Hydration and Mental Health: How Are They Related?

What Is Mental Health?

According to the Centers for Disease Control and Prevention, the umbrella term "mental health" encompasses emotional, psychological and social well-being. It factors into how a person thinks, feels, acts, handles stress and interacts with others. A variety of factors, including life experiences and lifestyle, can affect mental health. As a result, it can fluctuate over time.

Mental health is an essential element of overall health. For example, depression and chronic stress can lead to behaviors (e.g., sedentary activity, smoking or overeating) that may increase the risk of developing health conditions such as diabetes and heart disease. Likewise, chronic illness can heighten the likelihood of depression.

Are Hydration and Mental Health Linked?

Research has linked hydration status with several mental conditions and functions, such as depression, anxiety, mental acuity (also known as mental "sharpness"), memory and attention. For instance, a study of more than 3,000 Iranian adults observed the association between drinking water and depression. Researchers found that men and women who drank the least amount of water (less than two glasses per day) were at significantly higher risk for depression than those who drank five glasses or more per day. In addition, those with the greatest water intake had lower incidences of depression.

Another study involving U.S. children ages 9 to 11 looked at the effects of drinking low, high or ad libitum (as desired) amounts of water on mental flexibility, or the ability to shift attention. Those who drank high amounts of water (around 10.5 cups per day) had greater mental flexibility. In addition, researchers found that the group instructed to drink ad libitum had similar results to those who drank low amounts of water (around two cups per day), suggesting that children habitually underhydrate.

Lastly, in a small study of college-aged males in China, participants were instructed to abstain from drinking water for 36 hours followed by a rehydration period. The study found that dehydration had negative effects on energy, self-esteem, short-term memory and attention. After rehydration with water, the participants reported improvements in mood, short-term memory, attention and reaction time.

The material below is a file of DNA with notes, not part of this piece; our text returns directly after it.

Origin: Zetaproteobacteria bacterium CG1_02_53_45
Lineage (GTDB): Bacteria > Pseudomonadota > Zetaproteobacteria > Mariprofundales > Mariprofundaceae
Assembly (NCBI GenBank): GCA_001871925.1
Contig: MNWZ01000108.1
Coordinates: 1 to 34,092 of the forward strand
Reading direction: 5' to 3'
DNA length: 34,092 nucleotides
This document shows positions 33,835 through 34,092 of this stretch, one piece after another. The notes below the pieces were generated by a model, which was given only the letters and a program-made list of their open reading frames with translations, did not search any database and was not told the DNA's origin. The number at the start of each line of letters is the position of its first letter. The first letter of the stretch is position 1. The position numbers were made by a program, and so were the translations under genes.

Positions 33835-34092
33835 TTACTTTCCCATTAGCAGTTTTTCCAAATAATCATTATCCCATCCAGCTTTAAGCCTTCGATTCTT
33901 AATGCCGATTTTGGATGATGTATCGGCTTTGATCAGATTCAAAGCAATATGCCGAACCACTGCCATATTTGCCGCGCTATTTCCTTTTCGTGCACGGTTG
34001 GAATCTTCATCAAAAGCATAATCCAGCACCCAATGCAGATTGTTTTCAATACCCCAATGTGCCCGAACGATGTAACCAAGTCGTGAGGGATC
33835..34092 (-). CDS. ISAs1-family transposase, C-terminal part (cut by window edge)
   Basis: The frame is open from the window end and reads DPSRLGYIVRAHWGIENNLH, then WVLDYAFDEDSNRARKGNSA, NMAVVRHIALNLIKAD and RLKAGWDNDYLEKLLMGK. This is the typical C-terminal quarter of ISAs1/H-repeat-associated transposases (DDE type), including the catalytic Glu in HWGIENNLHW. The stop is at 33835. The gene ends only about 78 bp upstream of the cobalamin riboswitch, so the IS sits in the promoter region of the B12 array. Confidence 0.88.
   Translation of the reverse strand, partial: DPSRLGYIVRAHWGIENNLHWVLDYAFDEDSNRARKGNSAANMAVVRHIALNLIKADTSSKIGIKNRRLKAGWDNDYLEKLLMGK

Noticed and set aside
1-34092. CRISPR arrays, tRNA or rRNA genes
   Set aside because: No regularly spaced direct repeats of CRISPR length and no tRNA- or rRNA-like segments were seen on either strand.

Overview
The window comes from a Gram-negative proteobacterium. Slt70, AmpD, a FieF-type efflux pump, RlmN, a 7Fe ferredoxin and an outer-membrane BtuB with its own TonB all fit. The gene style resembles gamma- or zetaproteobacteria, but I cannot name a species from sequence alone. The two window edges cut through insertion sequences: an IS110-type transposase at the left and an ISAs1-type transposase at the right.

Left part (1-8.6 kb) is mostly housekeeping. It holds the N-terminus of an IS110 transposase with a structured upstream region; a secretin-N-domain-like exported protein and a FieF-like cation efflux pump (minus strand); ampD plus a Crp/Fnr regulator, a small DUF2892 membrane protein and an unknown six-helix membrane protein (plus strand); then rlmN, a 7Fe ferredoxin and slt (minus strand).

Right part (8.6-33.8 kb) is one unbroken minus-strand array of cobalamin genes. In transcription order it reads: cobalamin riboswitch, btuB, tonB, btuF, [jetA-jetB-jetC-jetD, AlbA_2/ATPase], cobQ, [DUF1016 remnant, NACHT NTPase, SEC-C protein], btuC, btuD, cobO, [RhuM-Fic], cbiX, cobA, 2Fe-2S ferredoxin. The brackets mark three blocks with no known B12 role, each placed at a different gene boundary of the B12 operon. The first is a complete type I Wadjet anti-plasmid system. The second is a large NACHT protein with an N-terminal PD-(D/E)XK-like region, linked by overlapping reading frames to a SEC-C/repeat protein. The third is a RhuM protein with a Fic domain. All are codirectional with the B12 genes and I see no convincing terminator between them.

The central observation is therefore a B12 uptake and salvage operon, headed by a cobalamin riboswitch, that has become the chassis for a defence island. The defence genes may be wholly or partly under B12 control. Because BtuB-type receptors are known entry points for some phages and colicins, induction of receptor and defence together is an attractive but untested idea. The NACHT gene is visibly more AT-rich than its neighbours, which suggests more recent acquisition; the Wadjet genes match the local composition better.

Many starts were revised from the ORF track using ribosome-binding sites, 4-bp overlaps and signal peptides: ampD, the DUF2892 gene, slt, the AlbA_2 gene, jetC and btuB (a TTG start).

This area of research is still relatively new. The number of studies is limited, but the results suggest that there's an association between hydration status and mental health, including mood and cognitive performance.

Tips to Stay Hydrated

The amount of water you should drink each day can vary widely depending on your activity level, exposure to heat and humidity, sex and body size. The bottom line is to drink plenty of fluids throughout the day. However, many people find it challenging to remember to hydrate consistently.

To help you take in enough water throughout the day, here are some tips from Jennifer Williams, MPH, a nutrition scientist at Abbott specializing in hydration:

  • Consider pairing your meals with water rather than (or in addition to) soda, juice or coffee.
  • Drink often throughout the day, aiming to take in fluids for every hour that you're awake.
  • Keep a reusable water bottle handy, and do your best to replenish it as needed.
  • Enhance your water with flavors, such as a squeeze of citrus or fresh mint, to encourage intake.
  • Eat plenty of water-rich fruits and vegetables, such as watermelon, zucchini, grapes, celery and spinach. According to the Academy of Nutrition and Dietetics, 20% of your daily water intake should come from food.

There are several key benefits of drinking water for mental health — not to mention physical health. Making sure you get plenty of fluids every day is one of the best gifts that you can give yourself to support overall health and well-being.

What Is Hydration on a Cellular Level and Why Is It Important?

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A person wearing workout clothes drinks from a water bottle against a blue sky with scattered clouds.


We all know how it feels not to be properly hydrated. From experiencing thirst to feeling sluggish to noticing that you don't need to urinate as frequently as usual, it's clear that being dehydrated can negatively affect how we feel and move through the day.

While drinking enough fluid is key to helping us feel our best, less of a focus is placed on the importance of cellular hydration, or having enough fluid in the cells to allow them to do their job. But what is hydration when it comes to cells, and why is hydration important on a cellular level?

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Energy-Boosting Foods and Energy-Sustaining Foods

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A happy, active family plays at a playground.


When struggling to stay alert, a cup of coffee, energy drink or candy bar may seem like quick-fix, energy-boosting foods, but there's a little more to it.

Let's start with what energy actually means. Energy refers to both a sense of energetic alertness and the physical energy stored in calories.

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